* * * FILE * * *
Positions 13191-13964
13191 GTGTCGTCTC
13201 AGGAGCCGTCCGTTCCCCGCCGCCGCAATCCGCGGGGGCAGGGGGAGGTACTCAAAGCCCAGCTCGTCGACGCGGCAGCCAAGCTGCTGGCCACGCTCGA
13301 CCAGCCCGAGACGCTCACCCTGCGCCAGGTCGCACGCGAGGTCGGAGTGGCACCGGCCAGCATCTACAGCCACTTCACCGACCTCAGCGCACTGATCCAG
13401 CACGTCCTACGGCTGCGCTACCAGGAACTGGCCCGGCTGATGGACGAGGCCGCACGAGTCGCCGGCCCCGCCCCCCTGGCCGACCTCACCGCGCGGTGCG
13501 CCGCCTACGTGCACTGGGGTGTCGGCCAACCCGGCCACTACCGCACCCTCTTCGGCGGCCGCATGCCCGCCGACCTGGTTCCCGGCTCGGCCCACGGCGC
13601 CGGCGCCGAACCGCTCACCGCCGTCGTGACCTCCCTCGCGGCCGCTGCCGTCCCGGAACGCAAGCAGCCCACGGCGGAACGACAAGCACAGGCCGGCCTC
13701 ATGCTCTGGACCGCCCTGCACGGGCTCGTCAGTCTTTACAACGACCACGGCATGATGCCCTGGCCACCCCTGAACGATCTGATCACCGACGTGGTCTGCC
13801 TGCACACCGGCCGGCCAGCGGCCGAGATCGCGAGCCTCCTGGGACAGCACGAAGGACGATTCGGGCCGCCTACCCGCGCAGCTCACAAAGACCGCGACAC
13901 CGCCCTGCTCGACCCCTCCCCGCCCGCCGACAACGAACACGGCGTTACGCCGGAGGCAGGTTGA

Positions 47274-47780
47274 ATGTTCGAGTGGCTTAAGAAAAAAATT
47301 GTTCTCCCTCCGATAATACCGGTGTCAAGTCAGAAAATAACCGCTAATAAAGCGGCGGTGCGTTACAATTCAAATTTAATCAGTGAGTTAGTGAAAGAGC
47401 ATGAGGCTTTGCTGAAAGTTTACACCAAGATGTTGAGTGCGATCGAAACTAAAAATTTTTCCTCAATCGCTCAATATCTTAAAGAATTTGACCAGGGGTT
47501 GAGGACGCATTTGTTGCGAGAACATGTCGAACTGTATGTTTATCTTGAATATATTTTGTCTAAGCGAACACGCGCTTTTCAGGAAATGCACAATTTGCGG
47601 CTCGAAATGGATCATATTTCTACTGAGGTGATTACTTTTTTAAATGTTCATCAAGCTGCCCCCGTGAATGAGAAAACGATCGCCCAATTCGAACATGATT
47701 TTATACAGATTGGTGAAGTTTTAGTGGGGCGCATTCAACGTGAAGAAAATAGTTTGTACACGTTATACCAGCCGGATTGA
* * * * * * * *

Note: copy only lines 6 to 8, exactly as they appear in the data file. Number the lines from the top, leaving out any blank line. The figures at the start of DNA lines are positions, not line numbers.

13501 CCGCCTACGTGCACTGGGGTGTCGGCCAACCCGGCCACTACCGCACCCTCTTCGGCGGCCGCATGCCCGCCGACCTGGTTCCCGGCTCGGCCCACGGCGC
13601 CGGCGCCGAACCGCTCACCGCCGTCGTGACCTCCCTCGCGGCCGCTGCCGTCCCGGAACGCAAGCAGCCCACGGCGGAACGACAAGCACAGGCCGGCCTC
13701 ATGCTCTGGACCGCCCTGCACGGGCTCGTCAGTCTTTACAACGACCACGGCATGATGCCCTGGCCACCCCTGAACGATCTGATCACCGACGTGGTCTGCC